Pull the plug
Suspension is not enough for John and Ken calling Whitney a 'crack ho'
By Kevin Uhrich 02/23/2012
A few months back, John Kobylt and Ken Chiampou, hosts of KFI AM radio’s sometimes racially incendiary “John & Ken Show,” came under fire for publicly attacking Jorge-Mario Cabrera, an advocate of the DREAM Act and then giving out Cabrera’s professional cell number over the air. According to Alex Nogales, president and CEO of the National Hispanic Media Coalition, Cabrera received more than 450 “angry calls,” some of them death threats, as a result of that disclosure.
At the time, we let this issue air itself out, giving Kobylt and Chiampou column space to explain their position. We also gave space to Nogales, who demanded that the two deejays be fired. If that didn’t happen, Nogales said he was going to call for a boycott of the show.
At the time, we did not go that far in opposition to what Kobylt and Chiampou did, instead allowing the public to decide the ticklish issue of just how far is too far when it comes to tolerating forms of what some people consider hate speech.
In response to the column, Kobylt and Chiampou apologized, but not before attacking Nogales and calling his complaints misleading and unwarranted. However, “Even so,” the pair co-wrote in a letter to the Weekly back in November, “the calls [Cabrera] received were wrong, and we’ve apologized repeatedly for that.” So, it seems, they really did put Cabrera’s life in danger and acknowledged doing as much.
We’re all for First Amendment freedoms. What we cannot condone is a continuation of this type of offensive speech aimed at minorities — this time Whitney Houston, an incredibly beautiful and super-talented African-American woman and mother with a drug problem — and financed and at least tacitly approved by the biggest media players in Southern California, including the Los Angeles Times.
What Kobylt and Chiampou’s defenders sometimes forget is speech freedoms are not absolute. Just as one cannot create a public panic by yelling fire in a crowded theater when there is no fire, a person cannot without repercussion simply call someone a “crack ho,” as these two called Houston.
In case they don’t realize it — kind of like they didn’t think so many people would call and threaten Cabrera after giving out his number on the air — what Kobylt and Chiampou said amounted to hate speech in the eyes of many, and hate speech is not protected by the Constitution. Hate speech is a crime, one punishable by fines and possibly jail time. Of course, this says nothing of the civil action KFI AM owner Clear Channel would have surely faced if the pair had said such things when Houston was alive. As it is, they’ve been suspended for 10 days, which is a pretty big deal.
Some, including our colleagues in the media, will disagree with this demand to take these two guys off the air permanently. The Los Angeles Urban Policy Roundtable, for instance, a primarily African-American progressive political action group headed by occasional Pasadena Weekly columnist Earl Ofari Hutchinson, seems ready to move on.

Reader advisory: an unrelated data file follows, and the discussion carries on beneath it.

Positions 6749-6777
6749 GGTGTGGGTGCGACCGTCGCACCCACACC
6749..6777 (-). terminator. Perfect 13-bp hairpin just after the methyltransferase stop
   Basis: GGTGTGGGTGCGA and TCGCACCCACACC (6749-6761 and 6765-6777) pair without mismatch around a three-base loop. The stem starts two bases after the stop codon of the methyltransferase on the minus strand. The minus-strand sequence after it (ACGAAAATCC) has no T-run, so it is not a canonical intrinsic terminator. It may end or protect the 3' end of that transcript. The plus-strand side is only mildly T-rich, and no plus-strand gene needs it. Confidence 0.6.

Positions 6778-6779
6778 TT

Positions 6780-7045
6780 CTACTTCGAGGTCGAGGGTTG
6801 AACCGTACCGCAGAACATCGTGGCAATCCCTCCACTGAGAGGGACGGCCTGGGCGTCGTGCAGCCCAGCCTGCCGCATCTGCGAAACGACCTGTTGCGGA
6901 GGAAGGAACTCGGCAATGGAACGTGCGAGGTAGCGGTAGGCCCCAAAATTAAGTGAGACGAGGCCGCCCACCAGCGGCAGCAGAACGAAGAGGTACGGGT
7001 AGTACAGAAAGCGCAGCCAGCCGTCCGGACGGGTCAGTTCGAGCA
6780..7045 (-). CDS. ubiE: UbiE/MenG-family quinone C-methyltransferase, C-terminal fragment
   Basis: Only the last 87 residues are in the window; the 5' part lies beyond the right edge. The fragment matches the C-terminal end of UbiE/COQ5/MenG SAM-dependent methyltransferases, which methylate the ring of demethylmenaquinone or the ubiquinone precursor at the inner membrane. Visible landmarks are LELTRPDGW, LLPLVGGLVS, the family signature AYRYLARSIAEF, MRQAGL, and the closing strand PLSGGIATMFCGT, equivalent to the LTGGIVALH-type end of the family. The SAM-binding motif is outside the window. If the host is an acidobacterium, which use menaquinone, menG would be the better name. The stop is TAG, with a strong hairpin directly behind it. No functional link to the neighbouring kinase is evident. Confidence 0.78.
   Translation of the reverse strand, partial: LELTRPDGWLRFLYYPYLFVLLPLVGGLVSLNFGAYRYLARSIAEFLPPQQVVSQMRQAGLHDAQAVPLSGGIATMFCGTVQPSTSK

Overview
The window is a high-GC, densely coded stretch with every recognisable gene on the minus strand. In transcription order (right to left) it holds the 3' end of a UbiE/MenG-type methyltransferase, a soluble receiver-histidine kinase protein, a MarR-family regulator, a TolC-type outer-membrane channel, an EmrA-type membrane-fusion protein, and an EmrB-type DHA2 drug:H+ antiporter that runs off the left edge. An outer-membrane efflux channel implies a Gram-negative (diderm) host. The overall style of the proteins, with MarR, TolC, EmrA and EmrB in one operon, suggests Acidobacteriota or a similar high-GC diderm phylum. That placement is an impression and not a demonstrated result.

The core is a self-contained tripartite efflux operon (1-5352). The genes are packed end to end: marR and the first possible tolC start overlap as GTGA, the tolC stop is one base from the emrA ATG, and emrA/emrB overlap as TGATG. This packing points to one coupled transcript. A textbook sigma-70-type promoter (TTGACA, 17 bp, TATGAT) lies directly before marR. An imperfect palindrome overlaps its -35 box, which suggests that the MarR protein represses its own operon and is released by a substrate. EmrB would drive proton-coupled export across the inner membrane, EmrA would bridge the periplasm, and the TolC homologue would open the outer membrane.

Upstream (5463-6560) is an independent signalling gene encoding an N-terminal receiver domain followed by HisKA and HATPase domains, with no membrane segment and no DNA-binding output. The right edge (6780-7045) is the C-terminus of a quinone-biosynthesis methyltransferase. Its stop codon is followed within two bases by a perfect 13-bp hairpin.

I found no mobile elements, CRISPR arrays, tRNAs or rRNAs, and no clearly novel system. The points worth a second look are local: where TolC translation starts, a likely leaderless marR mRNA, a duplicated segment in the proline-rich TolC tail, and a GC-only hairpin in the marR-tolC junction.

At first, the group called the pair’s suspension “an ‘insulting hand slap non-punishment’ and demanded that they and other KFI radio hosts undergo sensitivity training, issue a public pledge to end racial, ethnic and gender attacks and that KFI Clear Channel declare zero tolerance for on-air abuse by its hosts,” according to a statement issued Monday by Hutchinson’s group.
KFI Program Director Robin Bertolucci explained that Kobylt and Chiampou were not just suspended for 10 days without pay, but that the station “in the future will be firm in not condoning overt or veiled inflammatory racial and ethnic and personal attacks by its hosts,” according to the statement. In the end, the group called for KFI to closely monitor jocks and suspend or fire those who cross the line, but did not call for the pair’s dismissal.
We are big fans of Hutchinson and respect his judgment. But “not condoning” is a far cry from “condemning” and “prohibiting,” words that appear nowhere in any of the apologies issued over this unbelievably insensitive insult to Houston and her family.
Given the track record of KFI, which, as Hutchinson points out, has had more than its share of racially insensitive incidents over the past two decades, have these two and their bosses not had enough “sensitivity training?” When is any of that training going to start translating into better, more thoughtful, sensitive, civil and respectful on-air behavior?
All of this alleged hate speech directed at Houston would hurt the feelings of her family and friends just as much if these two were confined to just AM radio. But the fact is KFI’s corporate influence and message stretch much further than that. Kobylt and Chiampou currently get a few minutes five days a week to pass for whatever “opinion” content KTLA Channel 5 airs during its 6 p.m. newscast. And Channel 5, in case anyone has forgotten, is owned by Tribune Co., owners of the LA Times, which provides KTLA with content — that is when the TV station isn’t pilfering stories from TMZ. It’s odd, or maybe not, that this little corporate family tie is missing from the story the Times ran on this latest John and Ken controversy.
Kobylt and Chiampou need to go, hopefully from the radio, but especially from TV. To paraphrase a salient element of all free speech debates, reasonable people can disagree on how goals should be accomplished — in this case, resignation, dismissal and boycott are three possibilities. But for many, including us, that these two should ultimately be taken off the air is now beyond discussion.